The Life-style Odyssey
by James L. Morrison

[Note: This is a re-formatted manuscript that was originally published in On the Horizon, 1992, 1(2), 3-4. It is posted here with permission from Jossey Bass Publishers.]

There are six overall principles that will shape the lifestyles of the 1990's:

  1. Fragmentation: on many levels, as minorities increase, and consumers splinter into many groups (yet there will be a yearning for cohesion, which may lead to a national political consensus);
  2. Bifurcation: as the middle class shrinks and people move up- or down-scale;
  3. Optimism/Self-Confidence: Americans remain generally satisfied and self-confident about their personal situation, but confidence in the country has declined;
  4. A National Lifecycle: just as individuals go through a mid-life crisis, America is entering a pre-crisis time and a more mature nature will emerge, with the global community more a part of our lives and with the environment as a priority;
  5. Need for Control: Americans will seek to control their lives or at least get a feeling of control; stress reduction will become a watchword and inform household activities; guarding individual rights against Big Brother will be a consistent theme;
  6. Recession/ Money: income growth will be flat through the early 1990s, and taxes will continue to rise; personal bankruptcies-now at a record high-will increase 10% annually, notably in the Sunbelt.

Microtrends include:

  1. Demographics: the divorce rate will continue its slow decrease; the trend toward later marriage is peaking; the number of single adults will continue to climb from its present all-time high; traditional households of related persons will be surpassed by non-traditional households about 2010;
  2. Home: people are fixing up their current homes instead of moving into bigger ones (almost half of current homeowners plan to renovate in the next few years); there are now more cat-owning households (46%) than dog-owning (40%), a change from 21% cats/35% dogs 35 years ago;
  3. Money: we live in a time of financial caution (the average household debt is 94% of its after-tax income); a growing number of people are stuck just above the poverty line and not able to gain ground;
  4. Shopping: a shift from "shop till you drop" to "shop when you have to" due to scarce time and money and less conspicuous consumption; second-hand goods will rise in stature, and wastefulness will be frowned upon; men are doing slightly more shopping than in the past and will do more in the 1990s; as many as 20% of all regional shopping malls in the US will close by 2000; over half of today's retailers will be out of business by 2000 as Americans shop more in catalogs and discount stores;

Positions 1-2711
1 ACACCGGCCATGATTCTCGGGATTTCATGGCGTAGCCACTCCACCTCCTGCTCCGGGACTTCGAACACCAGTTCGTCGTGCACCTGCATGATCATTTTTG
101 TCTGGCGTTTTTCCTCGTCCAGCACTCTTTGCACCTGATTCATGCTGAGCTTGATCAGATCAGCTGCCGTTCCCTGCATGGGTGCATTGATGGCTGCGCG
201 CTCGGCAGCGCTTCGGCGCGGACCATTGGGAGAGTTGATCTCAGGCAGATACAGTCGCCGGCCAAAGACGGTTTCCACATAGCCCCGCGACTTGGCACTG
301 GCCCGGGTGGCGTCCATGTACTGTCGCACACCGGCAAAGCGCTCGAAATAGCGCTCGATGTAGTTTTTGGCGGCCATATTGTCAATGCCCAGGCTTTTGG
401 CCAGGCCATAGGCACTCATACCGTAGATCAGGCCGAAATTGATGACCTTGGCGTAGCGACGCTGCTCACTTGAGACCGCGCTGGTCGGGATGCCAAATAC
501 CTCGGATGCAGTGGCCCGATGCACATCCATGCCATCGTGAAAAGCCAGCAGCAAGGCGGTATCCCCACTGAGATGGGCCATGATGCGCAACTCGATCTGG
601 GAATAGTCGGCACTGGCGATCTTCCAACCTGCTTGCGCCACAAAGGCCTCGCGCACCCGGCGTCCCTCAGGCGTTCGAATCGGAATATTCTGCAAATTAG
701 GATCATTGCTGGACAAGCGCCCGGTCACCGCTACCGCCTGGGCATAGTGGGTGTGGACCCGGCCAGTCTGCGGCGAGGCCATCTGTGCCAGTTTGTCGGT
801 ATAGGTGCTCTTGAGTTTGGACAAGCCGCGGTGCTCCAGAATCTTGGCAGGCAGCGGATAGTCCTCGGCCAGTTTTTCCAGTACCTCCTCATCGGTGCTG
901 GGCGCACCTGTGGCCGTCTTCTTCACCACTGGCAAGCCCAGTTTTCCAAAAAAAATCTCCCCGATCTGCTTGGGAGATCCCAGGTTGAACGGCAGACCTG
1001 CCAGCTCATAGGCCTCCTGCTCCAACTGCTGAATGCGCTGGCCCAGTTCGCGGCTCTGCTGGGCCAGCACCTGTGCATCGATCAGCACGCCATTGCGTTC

5. Food: more fast food, and faster food, healthy eating, pleasure eating, and environmental concern (purer products with less packaging); away-from-home food spending will rise in the l990s from 38% to 41% of the food dollar,
  6. Media: Americans watch TV 28 hours a week, up slightly from 25 hours in 1950, but the overall opinion of TV has been turning downward since the 1960s; as many as 90% of US households may have a VCR by l995; there will be more advertising clutter and decreasing ad recall by viewers;
  7. Work: career-obsession is on the wane, as a middle-aging nation seeks to balance work and family; anxiety about job security is increasing: fewer than one-fourth of US workers feel secure in the long-term prospects of keeping their present job;
  8. Travel: the shortage of time for pleasure travel derives from extensive work hours, the hectic pace of life, and the increasing difficulty for two-income couples to coordinate vacations; Americans are taking shorter vacations closer to home: business travel has increased 48% in the last five years but cost-cutting may keep demand down;
  9. Health and Fitness: the rhetoric of wellness will be taken more seriously, as Americans diagnose their own ailments, exercise more, eat better, focus on stress reduction, and explore alternative medicine. [Miller, E. (1992, January). The Lifestyle Odyssey: The Facts Behind the Social, Personal, and Cultural Changes Touching Each of Our Lives. Naperville, IL: Sourcebooks Trade.]


These trends signal important changes for higher education. The gradual reduction of the middle class will mean that fewer students will be able to afford a college or university education. Decisions as to whether or not to pursue a university degree, and if so, which university to attend, will be based to a much greater extent on cost/benefit issues. As a result, colleges and universities will be under much greater pressure to define their programs in terms I of successful outcomes and of the quality of support within each program. Proactive colleges and universities will begin to establish mechanisms to solicit and address the concerns of the current student body to improve the quality of their educational experience. In an environment of cost reduction and quality improvement, colleges and universities will be forced to limit the number of programs they support Indeed, administrators face the hard decision of closing some programs. The upside, however, is that as some institutions close programs, others may view this as an opportunity to develop this niche.

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